Borscht is a real treat native to Eastern Europe that is perfect for the fall or winter. Borscht is based off of beets and cabbage, but is extremely versatile and also delicious. Borscht can contain all sorts of meat, dairy, and vegetable products. Some Hungarian borscht recipes even include cherries! Making borscht calls for a lot of work at the start, but is quite easy afterward. You’ll enjoy an entire day of borscht stewing in your house, and have a delicious soup that is low in calories and high in fullness-factor. This borscht recipe is vegetarian, because I like it the most that way, but feel free to add beef, chicken, or pork.
- 4 large beets
- 1 carrot
- 1 potato
- 1 tablespoon vegetable oil
- 1 onion
- 1 can of diced tomatoes
- 1 can of tomato paste
- 1 head of cabbage
- 1 clove of garlic
- 1 teaspoon allspice
- 1 bay leaf
- ½ teaspoon cinnamon
- 1 teaspoon salt
- 1 teaspoon pepper
- 1/4th teaspoon cardamom pods
- Sour cream (to garnish)
- Scallion (to garnish)
- Parsley (to garnish)
- Chop and peel the beets, carrot, onion, cabbage, and potato. I like to make the chunk size of each of these to be about the size of half of a penny.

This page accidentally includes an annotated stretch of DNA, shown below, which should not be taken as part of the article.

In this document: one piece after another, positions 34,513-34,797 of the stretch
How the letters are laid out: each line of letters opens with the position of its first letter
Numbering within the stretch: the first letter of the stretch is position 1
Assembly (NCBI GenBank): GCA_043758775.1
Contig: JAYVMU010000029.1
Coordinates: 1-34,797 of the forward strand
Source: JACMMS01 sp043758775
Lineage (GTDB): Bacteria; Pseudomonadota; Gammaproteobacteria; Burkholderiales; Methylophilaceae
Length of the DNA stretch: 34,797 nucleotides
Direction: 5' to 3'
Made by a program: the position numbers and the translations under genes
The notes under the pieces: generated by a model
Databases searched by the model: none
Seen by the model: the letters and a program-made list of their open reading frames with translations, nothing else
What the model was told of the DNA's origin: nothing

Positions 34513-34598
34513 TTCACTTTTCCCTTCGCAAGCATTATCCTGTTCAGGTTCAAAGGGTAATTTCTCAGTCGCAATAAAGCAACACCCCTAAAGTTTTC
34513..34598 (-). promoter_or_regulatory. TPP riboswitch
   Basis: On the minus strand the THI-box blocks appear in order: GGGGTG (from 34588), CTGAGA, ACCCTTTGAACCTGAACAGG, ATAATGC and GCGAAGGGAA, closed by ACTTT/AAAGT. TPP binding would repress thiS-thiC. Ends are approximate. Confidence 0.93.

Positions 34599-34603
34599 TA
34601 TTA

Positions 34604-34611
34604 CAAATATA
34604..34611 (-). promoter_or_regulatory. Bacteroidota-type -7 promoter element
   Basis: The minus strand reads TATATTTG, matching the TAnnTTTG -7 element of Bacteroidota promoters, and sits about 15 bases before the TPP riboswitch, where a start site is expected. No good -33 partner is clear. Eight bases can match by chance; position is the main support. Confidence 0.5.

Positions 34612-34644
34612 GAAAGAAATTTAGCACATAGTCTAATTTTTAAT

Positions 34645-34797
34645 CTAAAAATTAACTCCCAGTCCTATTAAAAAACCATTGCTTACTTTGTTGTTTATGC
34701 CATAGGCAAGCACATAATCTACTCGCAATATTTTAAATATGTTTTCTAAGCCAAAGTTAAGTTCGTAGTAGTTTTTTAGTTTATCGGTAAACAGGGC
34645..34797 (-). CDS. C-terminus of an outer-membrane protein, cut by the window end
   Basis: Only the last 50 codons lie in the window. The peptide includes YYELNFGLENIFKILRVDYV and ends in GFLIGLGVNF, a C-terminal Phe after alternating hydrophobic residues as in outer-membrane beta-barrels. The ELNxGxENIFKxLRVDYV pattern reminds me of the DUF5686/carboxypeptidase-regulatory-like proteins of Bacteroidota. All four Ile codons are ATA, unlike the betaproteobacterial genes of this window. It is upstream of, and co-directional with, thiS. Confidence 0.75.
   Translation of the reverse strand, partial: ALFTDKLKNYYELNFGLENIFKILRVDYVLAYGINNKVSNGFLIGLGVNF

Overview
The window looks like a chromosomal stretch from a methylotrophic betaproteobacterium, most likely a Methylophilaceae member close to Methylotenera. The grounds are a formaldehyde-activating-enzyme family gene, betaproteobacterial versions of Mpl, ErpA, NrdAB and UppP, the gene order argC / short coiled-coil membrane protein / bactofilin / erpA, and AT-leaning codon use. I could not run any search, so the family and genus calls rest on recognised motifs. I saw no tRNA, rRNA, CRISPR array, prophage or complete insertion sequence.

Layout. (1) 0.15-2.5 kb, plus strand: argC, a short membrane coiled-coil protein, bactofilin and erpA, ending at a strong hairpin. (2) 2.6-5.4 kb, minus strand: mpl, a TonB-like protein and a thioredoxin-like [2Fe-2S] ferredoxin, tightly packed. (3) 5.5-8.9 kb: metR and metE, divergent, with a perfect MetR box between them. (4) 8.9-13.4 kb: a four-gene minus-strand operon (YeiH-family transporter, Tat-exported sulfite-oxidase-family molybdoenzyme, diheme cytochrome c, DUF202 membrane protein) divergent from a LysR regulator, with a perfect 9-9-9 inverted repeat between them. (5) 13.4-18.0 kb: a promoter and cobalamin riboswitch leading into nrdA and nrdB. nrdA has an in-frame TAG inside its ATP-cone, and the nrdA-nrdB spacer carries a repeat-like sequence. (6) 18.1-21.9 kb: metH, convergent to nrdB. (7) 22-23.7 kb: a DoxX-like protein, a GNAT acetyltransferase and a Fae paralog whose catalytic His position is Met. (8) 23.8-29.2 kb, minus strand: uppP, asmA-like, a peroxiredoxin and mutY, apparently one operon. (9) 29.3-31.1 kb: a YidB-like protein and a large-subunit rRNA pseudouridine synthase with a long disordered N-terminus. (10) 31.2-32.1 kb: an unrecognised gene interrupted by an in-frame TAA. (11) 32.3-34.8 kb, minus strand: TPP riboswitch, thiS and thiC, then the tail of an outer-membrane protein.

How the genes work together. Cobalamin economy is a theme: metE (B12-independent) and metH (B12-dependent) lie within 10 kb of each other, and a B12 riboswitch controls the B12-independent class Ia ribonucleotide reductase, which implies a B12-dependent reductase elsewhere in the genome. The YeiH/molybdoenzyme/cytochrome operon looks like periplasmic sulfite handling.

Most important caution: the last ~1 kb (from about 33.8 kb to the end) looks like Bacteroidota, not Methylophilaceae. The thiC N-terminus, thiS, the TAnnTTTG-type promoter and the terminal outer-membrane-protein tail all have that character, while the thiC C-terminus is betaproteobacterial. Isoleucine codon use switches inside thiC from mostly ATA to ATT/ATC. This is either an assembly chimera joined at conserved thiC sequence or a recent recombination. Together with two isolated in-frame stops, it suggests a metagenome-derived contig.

- Fill a large pot with water and bring it to a boil.
- Add the bay leaf, allspice, cardamom pods, and cinnamon, making sure to put them in a teabag or cheese cloth beforehand. Let them cook for 20 minutes.
- Add the beets and salt to the pot and cook for 20 minutes.
- Add the remaining chopped vegetables except for the cabbage and cook for 20 minutes.
- Add the cabbage and the can of tomatoes and the tomato paste. Let cook for another 20 minutes.
- Chop the garlic, and add the garlic to the broth. Add the pepper to the broth. Let it cook for another 20 minutes.
- Remove the spice bag and garlic cloves.
- Taste test the borscht to see if it’s ready. The borsht should taste rich, slightly spicy, and the broth should be slightly syrupy. Your lips should be stained slightly red from the beets. If something seems missing, add the spice packet back in and boil for another 20 minutes, tasting along the way.
- Once the taste is suitable, ladle some borscht into a serving bowl.
- Chop up some scallions and parsley.
- Shovel a hearty helping of sour cream onto the top of the borsht in the serving bowl, leaving it floating on the top.
- Garnish the sour cream glob with a few small pieces of scallion and parsley.
- Serve and enjoy the feeling of warmth and fullness that it generates in your belly.
Borscht is a great soup to feed your entire family, and it can be scaled to larger volumes easily and cheaply. Borsht also keeps very well when kept in the refrigerator or freezer, and can be served piping hot, or chilled. I prefer my borscht to be served hot, but hey, maybe with some chilling, borsht can be a summer food too!